STARKVILLE — Cotton production costs continue to climb in most categories with one exception – boll weevil control.
When the boll weevil eradication program first entered Mississippi’s eastern counties in 1997, cotton growers were assessed $20 per acre. As the program progressed westward, first-year assessments ranged from $20 to $24 per acre. Initially, weevils were also in the fields robbing growers of yields.
This year, the board of directors for the Mississippi Boll Weevil Eradication Corporation voted to assess cotton growers $2 per acre.
“This is the result of dedicated farmers who have supported this program and the hard work of eradication program personnel and field workers over the last 13 years,” said Jeannine Smith, executive director of the corporation.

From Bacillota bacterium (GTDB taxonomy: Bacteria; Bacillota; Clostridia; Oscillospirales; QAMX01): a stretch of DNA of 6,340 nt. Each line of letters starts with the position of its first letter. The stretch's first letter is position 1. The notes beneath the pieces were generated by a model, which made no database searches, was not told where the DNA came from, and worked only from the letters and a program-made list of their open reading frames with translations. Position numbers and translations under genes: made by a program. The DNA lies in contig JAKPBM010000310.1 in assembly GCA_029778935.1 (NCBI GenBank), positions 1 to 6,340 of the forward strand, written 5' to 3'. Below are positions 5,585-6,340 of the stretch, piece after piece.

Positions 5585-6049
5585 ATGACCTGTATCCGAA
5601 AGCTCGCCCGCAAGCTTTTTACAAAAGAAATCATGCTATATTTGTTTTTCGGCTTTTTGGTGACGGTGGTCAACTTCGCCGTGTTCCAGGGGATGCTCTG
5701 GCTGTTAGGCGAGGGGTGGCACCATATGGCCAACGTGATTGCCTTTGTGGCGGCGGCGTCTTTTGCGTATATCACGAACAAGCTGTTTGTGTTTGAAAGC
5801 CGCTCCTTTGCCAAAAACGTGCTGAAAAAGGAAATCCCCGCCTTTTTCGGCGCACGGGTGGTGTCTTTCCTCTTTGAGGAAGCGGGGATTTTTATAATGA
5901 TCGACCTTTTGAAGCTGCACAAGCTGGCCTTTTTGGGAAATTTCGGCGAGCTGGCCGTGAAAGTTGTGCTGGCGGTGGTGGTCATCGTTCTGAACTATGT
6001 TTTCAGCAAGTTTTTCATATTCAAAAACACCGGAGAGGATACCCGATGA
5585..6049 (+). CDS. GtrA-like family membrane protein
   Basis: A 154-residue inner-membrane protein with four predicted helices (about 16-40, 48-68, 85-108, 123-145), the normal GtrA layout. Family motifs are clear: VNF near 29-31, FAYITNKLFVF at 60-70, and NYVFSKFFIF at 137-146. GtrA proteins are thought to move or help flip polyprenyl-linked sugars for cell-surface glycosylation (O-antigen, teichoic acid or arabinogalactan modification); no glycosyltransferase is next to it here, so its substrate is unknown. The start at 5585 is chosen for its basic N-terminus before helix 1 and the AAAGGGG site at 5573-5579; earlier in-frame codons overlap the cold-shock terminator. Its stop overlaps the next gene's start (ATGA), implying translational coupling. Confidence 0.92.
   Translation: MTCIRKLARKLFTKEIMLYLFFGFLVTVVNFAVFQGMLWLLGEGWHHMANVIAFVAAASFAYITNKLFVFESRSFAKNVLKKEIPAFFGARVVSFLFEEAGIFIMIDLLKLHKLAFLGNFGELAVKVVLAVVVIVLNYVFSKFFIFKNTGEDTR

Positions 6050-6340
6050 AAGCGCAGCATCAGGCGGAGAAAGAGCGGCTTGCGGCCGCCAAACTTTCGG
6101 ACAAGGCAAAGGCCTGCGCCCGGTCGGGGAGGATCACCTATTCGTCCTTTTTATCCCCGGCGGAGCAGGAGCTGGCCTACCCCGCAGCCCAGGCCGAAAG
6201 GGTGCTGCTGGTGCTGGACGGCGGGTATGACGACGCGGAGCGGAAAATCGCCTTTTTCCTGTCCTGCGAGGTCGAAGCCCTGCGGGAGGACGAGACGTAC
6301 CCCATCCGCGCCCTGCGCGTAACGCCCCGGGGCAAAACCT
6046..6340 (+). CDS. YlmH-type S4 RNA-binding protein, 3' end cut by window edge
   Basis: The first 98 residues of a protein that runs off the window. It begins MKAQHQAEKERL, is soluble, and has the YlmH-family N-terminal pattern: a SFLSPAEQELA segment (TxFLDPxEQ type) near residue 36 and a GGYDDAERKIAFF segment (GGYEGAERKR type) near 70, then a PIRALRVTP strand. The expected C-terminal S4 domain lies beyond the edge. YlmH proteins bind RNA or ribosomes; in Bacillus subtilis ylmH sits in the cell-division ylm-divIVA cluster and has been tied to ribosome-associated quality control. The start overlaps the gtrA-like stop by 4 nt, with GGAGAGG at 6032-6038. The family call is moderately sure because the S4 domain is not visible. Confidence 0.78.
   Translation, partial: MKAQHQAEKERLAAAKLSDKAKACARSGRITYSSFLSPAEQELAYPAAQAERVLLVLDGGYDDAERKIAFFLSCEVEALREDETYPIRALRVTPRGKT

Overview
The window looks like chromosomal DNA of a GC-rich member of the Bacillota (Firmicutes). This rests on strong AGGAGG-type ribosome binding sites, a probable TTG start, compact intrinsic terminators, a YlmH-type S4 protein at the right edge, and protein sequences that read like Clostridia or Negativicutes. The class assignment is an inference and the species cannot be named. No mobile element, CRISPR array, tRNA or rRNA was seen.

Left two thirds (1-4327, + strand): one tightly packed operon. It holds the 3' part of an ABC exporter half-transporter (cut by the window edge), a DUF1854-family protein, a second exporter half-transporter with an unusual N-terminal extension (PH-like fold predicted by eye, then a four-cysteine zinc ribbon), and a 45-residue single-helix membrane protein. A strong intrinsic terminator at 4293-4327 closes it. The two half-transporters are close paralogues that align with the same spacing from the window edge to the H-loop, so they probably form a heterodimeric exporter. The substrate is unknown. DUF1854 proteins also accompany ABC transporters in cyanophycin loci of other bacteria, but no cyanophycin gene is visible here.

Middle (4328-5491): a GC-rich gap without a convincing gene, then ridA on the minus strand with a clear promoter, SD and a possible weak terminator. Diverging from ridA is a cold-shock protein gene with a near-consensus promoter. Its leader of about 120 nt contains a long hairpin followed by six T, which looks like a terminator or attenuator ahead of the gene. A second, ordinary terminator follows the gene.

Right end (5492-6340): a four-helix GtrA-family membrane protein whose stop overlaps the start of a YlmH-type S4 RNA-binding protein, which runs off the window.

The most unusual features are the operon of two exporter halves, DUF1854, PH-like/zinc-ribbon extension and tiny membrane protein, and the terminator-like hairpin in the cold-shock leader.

Smith said no weevils were trapped in the state in 2009. In 2008, only three were trapped, and they were considered anomalies. Captured weevils do not trigger spraying efforts unless it is determined a reinfestation exists.
“All the states east of us are eradicated. Our biggest threat comes from Louisiana, and their numbers have been going down substantially each year,” she said.
Smith said growers may get an additional bonus this fall if they are not required to destroy cotton stalks at the end of the season.
“There is no longer a scientific reason to destroy the stalks, so we are requesting that the Bureau of Plant Industry change the eradication rule to end that requirement,” Smith said. “However, the bureau would retain the authority to impose stalk destruction in designated areas if necessary.”